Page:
A team of Specialist Sports Journalism students from the University of Derby is out in Minsk, Belarus to cover the 2nd European Games. Ross Barnett, who is covering cycling at the games, gives an insight into his experience so far…
After a long day travelling to Belarus, followed by another spent attaining our accreditations in Minsk, it was time to get to grips with the job in hand for the coming week or so – covering the European Games for the competition’s official news service.
My first working day involved meeting up with my news service team for the cycling events. Having been in contact ahead of the trip, we got along very well. The team consists of a Geordie, a Swiss, a Belarusian and the team leader Leo, who is Dutch.First, we had to work out what the plan was for the next day’s event, which was the women’s road race. Having already written a preview for all the events I’m attending, I had knowledge of which riders could be in with a shout of the medals. All that was left to do was work out the mixed zone and other small logistical issues – mainly involving a lack of free food!
That night we managed to secure access to the opening ceremony. Seeing all the athletes, and learning about the Belarusian culture, really got us in the mood for the upcoming week and a bit, especially after the journey over.
The morning saw me up and out for 10am, making my way to the Palace of Republic for the start of the road racing. To my surprise I learned that Marianne Vos, one of if not the greatest female cyclist of all-time was down to ride. She had recovered from a crash last week which had seen her hopes of riding initially shattered. This news along with knowing good friend, and someone I used to train with, Alice Barnes, was also riding.
The race itself was better than I expected, with countless attacks that eventually saw an elite group sprint into the finish. Watching on from the office prior to running down to the mixed zone, a strong Netherlands side took the top two places. One of which, of course, was Marianne Vos. Third went to a Belarusian rider, that sent the home crown bonkers. Barnes just missed out on the medals, sprinting home for fourth position.
Running down to the mixed zone, I knew who I wanted to interview. We each got assigned a rider to speak to, and Vos was my target.
Knowing how jealous my dad would be of this opportunity, I quizzed her on the race and Belarus itself. Massively starstruck, I shook her hand and wished her well, before running back inside to type up some flash quotes.
After sending all the content off, the news team went for a celebratory drink, on what was a very successful day. The next day we knew there were 141 riders for the men’s race, almost double the number of the women’s race.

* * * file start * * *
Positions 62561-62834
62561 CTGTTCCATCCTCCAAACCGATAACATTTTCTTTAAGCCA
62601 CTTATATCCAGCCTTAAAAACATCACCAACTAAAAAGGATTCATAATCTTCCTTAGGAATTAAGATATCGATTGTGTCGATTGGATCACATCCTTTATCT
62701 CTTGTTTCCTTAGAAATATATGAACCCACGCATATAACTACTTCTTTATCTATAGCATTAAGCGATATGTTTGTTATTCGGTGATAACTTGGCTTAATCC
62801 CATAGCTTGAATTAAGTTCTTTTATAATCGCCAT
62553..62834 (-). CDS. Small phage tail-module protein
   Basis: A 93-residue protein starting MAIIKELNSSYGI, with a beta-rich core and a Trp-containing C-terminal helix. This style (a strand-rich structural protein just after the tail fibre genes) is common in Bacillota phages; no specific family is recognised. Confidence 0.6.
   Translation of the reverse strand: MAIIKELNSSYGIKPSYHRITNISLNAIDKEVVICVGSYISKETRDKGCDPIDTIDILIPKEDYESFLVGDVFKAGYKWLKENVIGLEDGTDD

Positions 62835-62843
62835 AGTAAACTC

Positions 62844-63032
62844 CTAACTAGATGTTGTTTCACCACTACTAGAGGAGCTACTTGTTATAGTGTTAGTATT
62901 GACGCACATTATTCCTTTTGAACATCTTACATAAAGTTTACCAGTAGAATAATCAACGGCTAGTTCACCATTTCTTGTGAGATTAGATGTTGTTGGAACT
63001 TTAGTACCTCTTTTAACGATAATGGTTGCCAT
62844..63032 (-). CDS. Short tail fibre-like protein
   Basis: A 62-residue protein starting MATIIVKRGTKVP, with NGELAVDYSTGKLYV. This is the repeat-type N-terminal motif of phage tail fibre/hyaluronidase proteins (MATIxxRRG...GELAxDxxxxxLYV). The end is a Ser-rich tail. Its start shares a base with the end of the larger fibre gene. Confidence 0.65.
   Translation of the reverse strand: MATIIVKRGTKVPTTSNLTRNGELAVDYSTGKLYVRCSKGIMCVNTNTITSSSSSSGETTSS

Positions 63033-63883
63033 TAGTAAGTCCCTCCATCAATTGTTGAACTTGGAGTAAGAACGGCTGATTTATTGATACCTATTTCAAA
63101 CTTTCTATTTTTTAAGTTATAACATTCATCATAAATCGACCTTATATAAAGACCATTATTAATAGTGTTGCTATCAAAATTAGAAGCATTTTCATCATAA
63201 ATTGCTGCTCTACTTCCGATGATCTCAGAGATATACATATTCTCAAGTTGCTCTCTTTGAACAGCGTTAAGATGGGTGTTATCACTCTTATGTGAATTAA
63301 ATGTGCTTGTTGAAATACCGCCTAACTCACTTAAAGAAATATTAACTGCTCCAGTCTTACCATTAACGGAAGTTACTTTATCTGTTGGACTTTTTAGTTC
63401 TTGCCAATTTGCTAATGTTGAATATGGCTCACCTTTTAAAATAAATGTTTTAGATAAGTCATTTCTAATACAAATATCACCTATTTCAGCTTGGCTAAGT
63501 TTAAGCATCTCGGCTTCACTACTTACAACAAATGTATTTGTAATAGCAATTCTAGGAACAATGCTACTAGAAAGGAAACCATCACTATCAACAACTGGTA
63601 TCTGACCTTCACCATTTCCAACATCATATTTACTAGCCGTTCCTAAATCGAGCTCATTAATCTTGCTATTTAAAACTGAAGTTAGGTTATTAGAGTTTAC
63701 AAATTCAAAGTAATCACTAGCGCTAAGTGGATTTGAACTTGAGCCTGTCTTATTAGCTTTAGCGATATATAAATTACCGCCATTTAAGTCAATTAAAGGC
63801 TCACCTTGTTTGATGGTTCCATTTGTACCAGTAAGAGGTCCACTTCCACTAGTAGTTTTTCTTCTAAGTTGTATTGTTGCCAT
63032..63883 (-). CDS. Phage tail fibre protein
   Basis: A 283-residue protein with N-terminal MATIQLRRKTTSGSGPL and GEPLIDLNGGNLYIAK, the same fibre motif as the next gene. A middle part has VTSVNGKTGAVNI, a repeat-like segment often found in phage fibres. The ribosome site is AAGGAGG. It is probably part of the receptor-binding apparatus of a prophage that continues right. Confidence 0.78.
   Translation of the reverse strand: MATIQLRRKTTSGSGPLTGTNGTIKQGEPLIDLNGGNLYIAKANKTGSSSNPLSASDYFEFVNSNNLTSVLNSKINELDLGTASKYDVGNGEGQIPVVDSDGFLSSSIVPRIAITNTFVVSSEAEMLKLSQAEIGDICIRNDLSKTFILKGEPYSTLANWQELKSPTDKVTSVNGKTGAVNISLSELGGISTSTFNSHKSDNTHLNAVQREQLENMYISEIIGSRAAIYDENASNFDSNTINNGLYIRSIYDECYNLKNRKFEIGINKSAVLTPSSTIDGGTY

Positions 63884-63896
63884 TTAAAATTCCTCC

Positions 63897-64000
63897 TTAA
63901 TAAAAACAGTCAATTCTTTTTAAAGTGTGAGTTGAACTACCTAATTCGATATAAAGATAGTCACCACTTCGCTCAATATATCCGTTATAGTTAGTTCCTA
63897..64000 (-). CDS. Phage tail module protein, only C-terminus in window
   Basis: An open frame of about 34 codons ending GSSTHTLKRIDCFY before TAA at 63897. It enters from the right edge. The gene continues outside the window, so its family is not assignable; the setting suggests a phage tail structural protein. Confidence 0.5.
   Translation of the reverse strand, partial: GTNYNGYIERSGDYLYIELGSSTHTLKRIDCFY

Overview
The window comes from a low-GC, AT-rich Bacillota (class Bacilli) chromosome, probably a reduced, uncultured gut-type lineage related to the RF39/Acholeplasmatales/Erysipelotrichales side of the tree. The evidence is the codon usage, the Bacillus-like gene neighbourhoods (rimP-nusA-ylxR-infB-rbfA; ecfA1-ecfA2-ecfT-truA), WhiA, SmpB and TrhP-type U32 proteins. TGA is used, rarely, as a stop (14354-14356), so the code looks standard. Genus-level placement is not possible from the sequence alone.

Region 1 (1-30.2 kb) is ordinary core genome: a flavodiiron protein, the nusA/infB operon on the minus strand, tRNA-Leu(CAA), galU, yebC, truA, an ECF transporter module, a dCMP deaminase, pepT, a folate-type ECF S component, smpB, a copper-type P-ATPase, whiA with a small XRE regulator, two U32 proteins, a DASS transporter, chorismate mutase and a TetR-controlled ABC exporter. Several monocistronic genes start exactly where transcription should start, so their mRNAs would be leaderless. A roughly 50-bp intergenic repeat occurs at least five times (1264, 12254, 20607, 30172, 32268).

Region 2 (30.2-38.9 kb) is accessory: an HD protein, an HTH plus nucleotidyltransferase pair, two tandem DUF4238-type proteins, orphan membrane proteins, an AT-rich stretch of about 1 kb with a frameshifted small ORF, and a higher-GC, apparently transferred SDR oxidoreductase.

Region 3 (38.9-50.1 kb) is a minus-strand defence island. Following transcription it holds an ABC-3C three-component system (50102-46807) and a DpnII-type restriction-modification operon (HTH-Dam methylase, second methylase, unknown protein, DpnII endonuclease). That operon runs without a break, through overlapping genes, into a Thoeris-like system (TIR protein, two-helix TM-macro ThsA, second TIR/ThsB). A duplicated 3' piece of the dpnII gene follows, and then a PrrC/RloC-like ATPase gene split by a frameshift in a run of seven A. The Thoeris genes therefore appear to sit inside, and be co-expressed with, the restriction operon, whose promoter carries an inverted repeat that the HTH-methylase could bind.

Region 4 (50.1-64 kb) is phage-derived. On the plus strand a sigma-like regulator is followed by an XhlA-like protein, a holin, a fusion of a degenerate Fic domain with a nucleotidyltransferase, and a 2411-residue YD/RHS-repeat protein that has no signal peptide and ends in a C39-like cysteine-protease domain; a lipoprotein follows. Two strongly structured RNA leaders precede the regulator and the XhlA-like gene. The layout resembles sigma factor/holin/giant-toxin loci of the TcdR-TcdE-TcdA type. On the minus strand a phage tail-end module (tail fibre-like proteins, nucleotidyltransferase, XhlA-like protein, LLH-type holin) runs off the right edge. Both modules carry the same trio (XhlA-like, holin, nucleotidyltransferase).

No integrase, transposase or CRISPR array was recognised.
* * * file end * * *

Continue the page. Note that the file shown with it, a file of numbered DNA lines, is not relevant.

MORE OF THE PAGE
Another late evening came, as we all hung around in McDonald’s clinging to any WIFI signal we could find.
The men’s race the next day followed the same pattern, however this time I got to interview the gold medallist, an Italian. He was also very polite, and gave a perfect English interview.
I then also grabbed a quick work from a Luxembourg rider and a Slovakian rider who were in the first breakaway of the day. All this experience feels priceless, as you can’t beat working in a fully functioning news service, especially at an event such as this.
In between the road race and the time trials I had a day-off. After a lie-in, myself, Ivo Stoychev and Dan Connor went over to Graffiti street to see some street art as well as exploring the rest of the city.
After tasting some of the local food, Dan and I wandered over to the Dinamo Stadium. With no athletics on, we had the 22,000 venue to ourselves, so were able to explore trackside. During my time there, I did a quick interview for BBC Radio Derby, on my experience in Minsk so far, which I thoroughly enjoyed. That night, after a couple of phone calls home it was straight to bed, knowing I had an early start to the next day for the time trials.
Time trials can be the most boring events in the world, but both the women’s and men’s events were the opposite. The women’s event saw Swiss rider Marlen Reusser dominate proceedings, with two brits battling it out for the bronze medal. Alice Barnes was one of them, and missed out by 0.8 of a second to her fellow team-mate Hayley Simmonds. So, two fourth places for Barnes, and she was evidently gutted when I delivered her the news when she entered the mixed zone, and so was her mother Sue, who had asked me to keep her updated with her daughter’s times.
Bronze for Simmonds was something to shout about though, and I also grabbed a word with her as she walked through the mixed zone.
The men’s time trial followed the same schema, except this time a Belarusian dominated the time trial. Yasil Kiyrienka retained his title, much to the joy of the home crowd, and I got to speak to the silver medallist, Nelson Oliveira. He again gave an English interview, along with Irish rider Michael O’Laughlin.
I also received my first denied interview, as I tried to speak to fourth place Ryan Mullen. I understand why though, as like Alice, he had missed out on a medal by roughly a second so probably didn’t want to talk about it.
Tomorrow I have another day-off, so I shall be exploring more of the secrets this city holds before returning home on Sunday.